Image shows a hooded hacker breaking into data servers. Getty Images

Active Defense and the Quest to Outsmart Hackers

Fighting cybercrime is growing more expensive. Perpetrating it has never been so easy. How active defense could restore a modicum of symmetry to the cybersecurity field.

Imagine you helped to roll out a comprehensive enterprise IoT-based network, and after, your firm became a victim of a string of cyberattacks. But more troubling, you detected a sizable presence of unauthorized individuals who breached your firm’s IoT devices. They are now lurking throughout your network, but you don’t yet know who they are and how long they’ve been there. Are they disgruntled employees? Competitors looking to steal intellectual property? Elite and possibly state-sponsored black hats doing reconnaissance or prepping for an attack? A combination of all of the above? Whatever the case may be, IBM-sponsored research from the Ponemon Institute indicates that organizations that have sizable IoT deployments tend to suffer more financially-damaging breaches than those that don’t.

But instead of panicking, what if you responded to this situation with a little bit of schadenfreude, gleefully telling yourself: ‘I’m going hacker hunting!’ You’re not going to do something potentially illegal like hack back, attempting to break into the computers hackers used to attack your network. But you’re going to deceive them, and you are going to set traps and lures for them. In the end, you vow to get a more precise sense of what they are after, and their possible stage of attack. Most importantly, you have a plan for finding them and getting them off your network — much more quickly than you would have otherwise.

Welcome to the world of active defense, which EY defines as “a deliberately planned and continuously executed campaign to identify and eradicate hidden attackers and defeat likely threat scenarios targeting your most critical assets.”

The idea of active defense is gaining traction in the enterprise, with the exception of so-called “hacking back,” which remains controversial. Gartner, in its Continuous Adaptive Risk and Trust Assessment model, recommends deceiving intruders and leveraging machine learning to help spot the bad guys and the data they are looking for. McKinsey has embraced the idea of active defense as essential in the era of advanced cyberthreats. And the Department of Homeland Security is offering active defense tools to the private sector.

Carolyn Crandall, whose defacto title at Attivo Networks is chief deception officer, is also a fan of the concept. “One of the things that I love about deception technologies is that you’re using some of the attackers’ own tactics against them,” she said. “Their whole thing is to come in and act like an employee, using employees’ credentials to navigate. Well, what if you turn that against them, and you make it so they can’t tell what's real and what’s fake? And they get caught in their own web of lies?”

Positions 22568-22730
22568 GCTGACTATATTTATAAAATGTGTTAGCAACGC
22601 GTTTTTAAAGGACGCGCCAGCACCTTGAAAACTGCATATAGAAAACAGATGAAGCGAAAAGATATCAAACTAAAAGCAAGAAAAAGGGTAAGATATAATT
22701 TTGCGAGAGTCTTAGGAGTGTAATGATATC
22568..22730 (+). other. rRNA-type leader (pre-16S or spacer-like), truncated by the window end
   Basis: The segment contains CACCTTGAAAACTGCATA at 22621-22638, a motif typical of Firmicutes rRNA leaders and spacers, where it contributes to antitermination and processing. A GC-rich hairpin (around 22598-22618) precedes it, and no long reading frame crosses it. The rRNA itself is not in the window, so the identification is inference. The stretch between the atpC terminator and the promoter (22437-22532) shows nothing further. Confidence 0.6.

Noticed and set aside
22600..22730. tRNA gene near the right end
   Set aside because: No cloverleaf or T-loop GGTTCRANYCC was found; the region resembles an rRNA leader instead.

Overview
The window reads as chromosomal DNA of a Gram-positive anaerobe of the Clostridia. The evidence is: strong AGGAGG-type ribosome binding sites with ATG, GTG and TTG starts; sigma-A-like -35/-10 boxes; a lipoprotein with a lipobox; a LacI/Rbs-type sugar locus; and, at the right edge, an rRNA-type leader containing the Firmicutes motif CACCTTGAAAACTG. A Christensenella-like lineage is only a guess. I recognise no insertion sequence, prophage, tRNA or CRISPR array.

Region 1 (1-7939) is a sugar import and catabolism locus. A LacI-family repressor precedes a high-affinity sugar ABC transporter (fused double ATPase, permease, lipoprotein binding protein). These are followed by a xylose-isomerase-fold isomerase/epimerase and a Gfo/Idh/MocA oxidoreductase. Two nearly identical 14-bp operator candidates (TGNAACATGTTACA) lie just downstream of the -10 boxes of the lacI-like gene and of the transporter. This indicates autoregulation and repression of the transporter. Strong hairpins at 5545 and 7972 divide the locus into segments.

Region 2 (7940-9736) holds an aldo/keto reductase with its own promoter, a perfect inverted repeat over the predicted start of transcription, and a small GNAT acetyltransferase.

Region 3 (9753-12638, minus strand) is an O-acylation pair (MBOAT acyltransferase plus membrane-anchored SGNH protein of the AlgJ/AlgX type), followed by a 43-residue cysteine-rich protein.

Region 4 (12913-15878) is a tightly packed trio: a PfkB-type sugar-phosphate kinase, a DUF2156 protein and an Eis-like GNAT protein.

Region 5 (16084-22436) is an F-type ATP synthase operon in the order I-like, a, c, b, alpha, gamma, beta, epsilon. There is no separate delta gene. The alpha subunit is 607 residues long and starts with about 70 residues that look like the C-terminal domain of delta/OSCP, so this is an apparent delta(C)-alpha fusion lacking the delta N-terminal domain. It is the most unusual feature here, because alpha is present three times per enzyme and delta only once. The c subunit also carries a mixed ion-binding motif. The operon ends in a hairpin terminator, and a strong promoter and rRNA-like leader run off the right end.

Such strategies have long been a staple of military and intelligence agency training. It’s only logical that, as cyberattacks become at once easier to deploy and more damaging, that the same principle would gain ground in the digital realm. The fact is: Organizations could spend potentially unlimited sums of money on cyber-hygiene technologies and still be breached. And once an attacker is in a network, most organizations fail to detect them for months. And once they do, it can take months to address the problem. The aforementioned Ponemon Institute research finds that U.S. organizations need an average of 197 days to identify attackers and 69 days to contain them.

A big part of that delay, Crandall said, is that organizations are so focused on external defense they don’t tend to have solid processes in place for getting rid of intruders already on the network. The intent to build a cybersecurity “castle” with the “tallest walls” and “deepest moats” with the hope no intruders will get in amounts to wishful thinking. “The shift in paradigm is that, in today's connected society, you just don’t [keep the bad guys out],” Crandall said. “You have to think about the world as a perimeter-less organization.”

There are several reasons to arrive at this conclusion. There is a proliferation of hacking tools including hacking-as-a-service that allow minimally trained individuals to inflict sizable damage. The Internet of Things is increasing the attack surface to include devices as diverse as thermostats, fish tanks, video cameras, lab microscopes and beyond. And then there is a rise in nation-state backed hackers. Then there is the fact that, even if an organization had the most elite cyber defenses available, insiders, suppliers or a merger with another company could leave them vulnerable.

Crandall said that, while the industry average to detect a breach may be multiple months, it is reasonable to detect cybercriminals mere minutes after they enter the network, and then remediate the problem. “The question becomes: How do you locate that compromise quickly, so it doesn't become a full breach?” Crandall said. “If you can detect the threats early, you can remove a lot of the hassle of having to do clean up long afterward.”

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